Meanwhile the London Mayor made some very peculiar remarks on LBC responding to a caller who asked him what he thought about Nigel Farage blaming the bad traffic jams on Britain’s motorways as being the fault of immigrants.

Although Boris Johnson didn’t condone Farage’s remarks initially he went onto claim that xenophobia was natural. He said xenophobia was a “natural concomitant of the human condition” that came from a suspicion of “the other” and which must be dealt with in a systematic way rather than “freaking out about traffic jams”.

Again, another unhelpful set of remarks made by a senior Tory figure.

Honeyball’s Weekly Round-Up

Labour Party

Protesters this week took to the streets in the Ukraine after the government there reversed plans for greater EU integration. Events were sparked at the start of the week, after the country’s President, Viktor Yanukovich, succumbed to pressure from The Kremlin and backed out, at the eleventh hour, of a free trade and political integration pact with Europe. At the subsequent EU summit on Friday, Yanukovich stood by his decision, prompting further demonstrations, with peaceful protesters dispersed from Kiev’s Independence Square early on Saturday.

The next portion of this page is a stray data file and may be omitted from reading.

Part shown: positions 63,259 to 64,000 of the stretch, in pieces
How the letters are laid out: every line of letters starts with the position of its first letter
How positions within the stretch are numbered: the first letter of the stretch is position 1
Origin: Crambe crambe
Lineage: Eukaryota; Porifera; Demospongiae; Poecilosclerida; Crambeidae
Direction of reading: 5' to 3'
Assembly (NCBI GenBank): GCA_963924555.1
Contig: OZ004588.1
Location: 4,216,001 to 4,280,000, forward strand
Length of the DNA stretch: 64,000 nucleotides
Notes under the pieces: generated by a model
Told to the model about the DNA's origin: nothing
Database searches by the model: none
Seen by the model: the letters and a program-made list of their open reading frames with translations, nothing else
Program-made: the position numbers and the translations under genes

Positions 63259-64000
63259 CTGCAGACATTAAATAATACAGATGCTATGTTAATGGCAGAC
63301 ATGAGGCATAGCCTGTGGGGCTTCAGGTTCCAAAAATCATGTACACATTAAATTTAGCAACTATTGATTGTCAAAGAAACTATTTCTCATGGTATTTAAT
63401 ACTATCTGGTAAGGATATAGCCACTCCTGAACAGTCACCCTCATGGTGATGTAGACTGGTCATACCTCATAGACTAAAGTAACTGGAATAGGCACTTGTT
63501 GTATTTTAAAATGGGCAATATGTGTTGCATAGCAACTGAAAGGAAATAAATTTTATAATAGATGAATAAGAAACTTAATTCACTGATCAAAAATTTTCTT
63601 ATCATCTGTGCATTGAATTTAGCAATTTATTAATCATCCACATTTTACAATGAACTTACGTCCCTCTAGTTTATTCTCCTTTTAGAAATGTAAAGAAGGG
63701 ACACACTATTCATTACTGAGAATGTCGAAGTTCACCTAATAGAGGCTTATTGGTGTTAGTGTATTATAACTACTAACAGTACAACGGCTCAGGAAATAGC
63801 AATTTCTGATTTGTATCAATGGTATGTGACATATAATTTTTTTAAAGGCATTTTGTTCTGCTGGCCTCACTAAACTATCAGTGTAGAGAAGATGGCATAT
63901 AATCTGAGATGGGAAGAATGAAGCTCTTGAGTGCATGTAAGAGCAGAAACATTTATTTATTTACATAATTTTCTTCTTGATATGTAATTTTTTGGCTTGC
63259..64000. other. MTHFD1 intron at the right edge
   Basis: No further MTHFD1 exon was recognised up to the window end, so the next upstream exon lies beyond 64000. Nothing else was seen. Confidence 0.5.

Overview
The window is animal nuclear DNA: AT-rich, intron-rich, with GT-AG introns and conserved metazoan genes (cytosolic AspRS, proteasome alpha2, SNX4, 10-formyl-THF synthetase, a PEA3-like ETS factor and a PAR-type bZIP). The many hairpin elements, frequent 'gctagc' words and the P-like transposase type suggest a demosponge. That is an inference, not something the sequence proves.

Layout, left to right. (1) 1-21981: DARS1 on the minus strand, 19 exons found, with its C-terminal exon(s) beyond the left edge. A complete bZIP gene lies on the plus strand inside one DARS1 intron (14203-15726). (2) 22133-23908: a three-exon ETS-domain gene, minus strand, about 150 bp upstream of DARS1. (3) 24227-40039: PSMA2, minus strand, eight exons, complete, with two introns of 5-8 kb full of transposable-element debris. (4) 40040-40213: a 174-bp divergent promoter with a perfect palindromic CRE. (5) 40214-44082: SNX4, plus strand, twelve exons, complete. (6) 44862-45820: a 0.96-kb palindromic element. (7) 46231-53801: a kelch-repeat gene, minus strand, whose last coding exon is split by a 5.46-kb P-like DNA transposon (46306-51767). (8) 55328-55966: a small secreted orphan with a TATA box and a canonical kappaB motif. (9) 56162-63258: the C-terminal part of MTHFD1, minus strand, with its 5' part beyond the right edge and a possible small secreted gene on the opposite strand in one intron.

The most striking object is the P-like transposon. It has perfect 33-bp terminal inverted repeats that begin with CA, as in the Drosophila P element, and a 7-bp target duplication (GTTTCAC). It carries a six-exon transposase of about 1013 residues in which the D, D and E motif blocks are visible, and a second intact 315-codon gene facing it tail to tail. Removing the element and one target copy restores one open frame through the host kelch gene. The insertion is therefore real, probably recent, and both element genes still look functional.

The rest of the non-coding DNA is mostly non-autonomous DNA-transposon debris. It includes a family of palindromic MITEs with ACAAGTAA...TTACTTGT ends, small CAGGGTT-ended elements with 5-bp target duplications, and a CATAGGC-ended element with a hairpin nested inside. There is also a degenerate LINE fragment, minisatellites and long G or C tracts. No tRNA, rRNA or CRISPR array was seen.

Over the weekend 300,000 strong crowds converged on the city, and marchers carrying EU flags clashed with riot police. Tear gas was used on demonstrators, many of whom had travelled from Ukrainian-speaking parts of the country where pro-EU sentiment is strongest. Recent polls show 45% of Ukrainians support EU integration– compared to less than a third who say the country should remain in Moscow’s orbit.